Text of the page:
发布时间：2017-01-18 18:21:20 │ 来源：www.tikuol.com
In a science-fiction movie called "Species", a mysterious signal from outer space turns out to describe the genome of an unknown organism. When the inevitable mad scientist synthesizes the DNA described by the instructions, the creature he breeds from it turns out to resemble Natasha Henstridge, an athletic actress. Unfortunately, the alien harbors within her delicate form the destructive powers of a Panzer division, and it all ends badly for the rash geneticist and his laboratory.
Glen Evans, chief executive of Egea Biosciences in San Diego, California, acknowledges regretfully that despite seeking his expert opinion--in return for which he was presented with the poster of the striking Mr Henstridge that hangs on his office wall--the producers of "Species" did not hew very closely to his suggestions about the feasibility of their script ideas. Still, they had come to the right man. Dr Evans believes that his firm will soon be able to create, if not an alien succubus, at least a tiny biological machine made of artificial proteins that could mimic the behavior of a living cell.
Making such proteins will require the ability to synthesize long stretches of DNA. Existing technology for synthesizing DNA can manage to make genes that encode a few dozen amino acids, but this is too short to produce any interesting proteins. Egea’s technology, by contrast, would allow biologists to manufacture genes wholesale. The firm’s scientists can make genes long enough to encode 6,000 amino acids. They aim to synthesize a gene for 30,000 amino acids within two years.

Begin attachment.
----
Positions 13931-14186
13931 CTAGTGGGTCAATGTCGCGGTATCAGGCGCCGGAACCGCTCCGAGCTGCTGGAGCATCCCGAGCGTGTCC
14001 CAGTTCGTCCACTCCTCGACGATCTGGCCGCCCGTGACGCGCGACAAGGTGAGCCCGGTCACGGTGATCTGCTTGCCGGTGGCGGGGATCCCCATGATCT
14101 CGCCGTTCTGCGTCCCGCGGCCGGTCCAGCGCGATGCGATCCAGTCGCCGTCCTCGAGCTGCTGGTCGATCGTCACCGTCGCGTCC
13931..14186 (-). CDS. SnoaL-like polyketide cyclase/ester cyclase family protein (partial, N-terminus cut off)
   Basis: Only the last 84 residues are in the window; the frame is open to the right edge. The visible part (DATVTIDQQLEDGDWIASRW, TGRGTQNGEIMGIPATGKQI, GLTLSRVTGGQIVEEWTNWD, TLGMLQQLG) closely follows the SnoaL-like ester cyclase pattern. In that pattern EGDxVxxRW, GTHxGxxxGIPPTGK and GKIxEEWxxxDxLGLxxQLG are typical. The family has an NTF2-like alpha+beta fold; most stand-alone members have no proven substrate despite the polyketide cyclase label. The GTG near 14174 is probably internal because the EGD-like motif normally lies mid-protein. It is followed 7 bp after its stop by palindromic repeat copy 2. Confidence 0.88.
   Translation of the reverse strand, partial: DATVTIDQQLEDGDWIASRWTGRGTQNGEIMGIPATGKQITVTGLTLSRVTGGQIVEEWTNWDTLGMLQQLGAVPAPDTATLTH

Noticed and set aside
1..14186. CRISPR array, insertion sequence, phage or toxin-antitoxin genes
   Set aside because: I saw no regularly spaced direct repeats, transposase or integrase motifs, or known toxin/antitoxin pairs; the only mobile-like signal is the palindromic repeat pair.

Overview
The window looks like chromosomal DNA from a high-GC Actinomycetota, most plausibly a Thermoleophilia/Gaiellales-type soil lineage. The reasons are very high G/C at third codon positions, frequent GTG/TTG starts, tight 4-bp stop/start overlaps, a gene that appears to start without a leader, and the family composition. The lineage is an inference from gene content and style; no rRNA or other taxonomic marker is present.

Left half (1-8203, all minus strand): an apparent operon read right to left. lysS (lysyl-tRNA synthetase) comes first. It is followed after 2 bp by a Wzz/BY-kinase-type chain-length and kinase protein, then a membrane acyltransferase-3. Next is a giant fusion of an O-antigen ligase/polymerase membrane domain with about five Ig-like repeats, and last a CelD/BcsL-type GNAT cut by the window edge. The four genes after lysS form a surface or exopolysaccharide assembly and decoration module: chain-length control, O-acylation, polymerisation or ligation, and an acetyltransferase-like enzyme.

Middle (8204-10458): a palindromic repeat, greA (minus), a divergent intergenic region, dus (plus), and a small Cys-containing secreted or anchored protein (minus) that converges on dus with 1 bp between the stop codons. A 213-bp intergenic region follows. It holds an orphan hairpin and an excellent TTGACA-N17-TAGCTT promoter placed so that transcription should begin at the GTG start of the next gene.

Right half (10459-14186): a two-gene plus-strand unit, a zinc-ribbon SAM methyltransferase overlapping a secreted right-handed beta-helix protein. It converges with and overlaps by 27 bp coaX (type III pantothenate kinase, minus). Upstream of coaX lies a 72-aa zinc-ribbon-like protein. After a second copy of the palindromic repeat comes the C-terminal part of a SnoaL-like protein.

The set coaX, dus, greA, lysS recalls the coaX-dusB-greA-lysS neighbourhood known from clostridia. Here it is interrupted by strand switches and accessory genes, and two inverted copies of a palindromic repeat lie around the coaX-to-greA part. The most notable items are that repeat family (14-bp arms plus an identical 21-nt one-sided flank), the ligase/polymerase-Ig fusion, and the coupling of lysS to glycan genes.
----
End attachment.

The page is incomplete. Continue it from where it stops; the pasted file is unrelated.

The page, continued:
Using a library of the roughly 1,500 possible "motifs" or folds that a protein can adopt, Egea’s scientists employ computers to design new proteins that are likely to have desirable shapes and properties. To synthesize the DNA that encodes these proteins, Egea uses a machine it has dubbed the "genewriter". Dr Evans likens this device to a word-processor for DNA, on which you can type in the sequence of letters defining a piece of DNA and get that molecule out.
As Egea extends the length of DNA it can synthesize, Dr Evans envisages encoding not just proteins, but entire biochemical pathways, which are teams of proteins that conduct metabolic processes. A collection of such molecules could conceivably function as a miniature machine that would operate in the body and attack disease, just as the body’s own defensive cells do. Perhaps Dr Evans and his colleagues ought to get in touch with their friends in Hollywood.
The expression "hew very closely to" can be best replaced by（）
A. "shed light on."
B. "adhere strictly to."
C. "stay away from."
D. "give play to."
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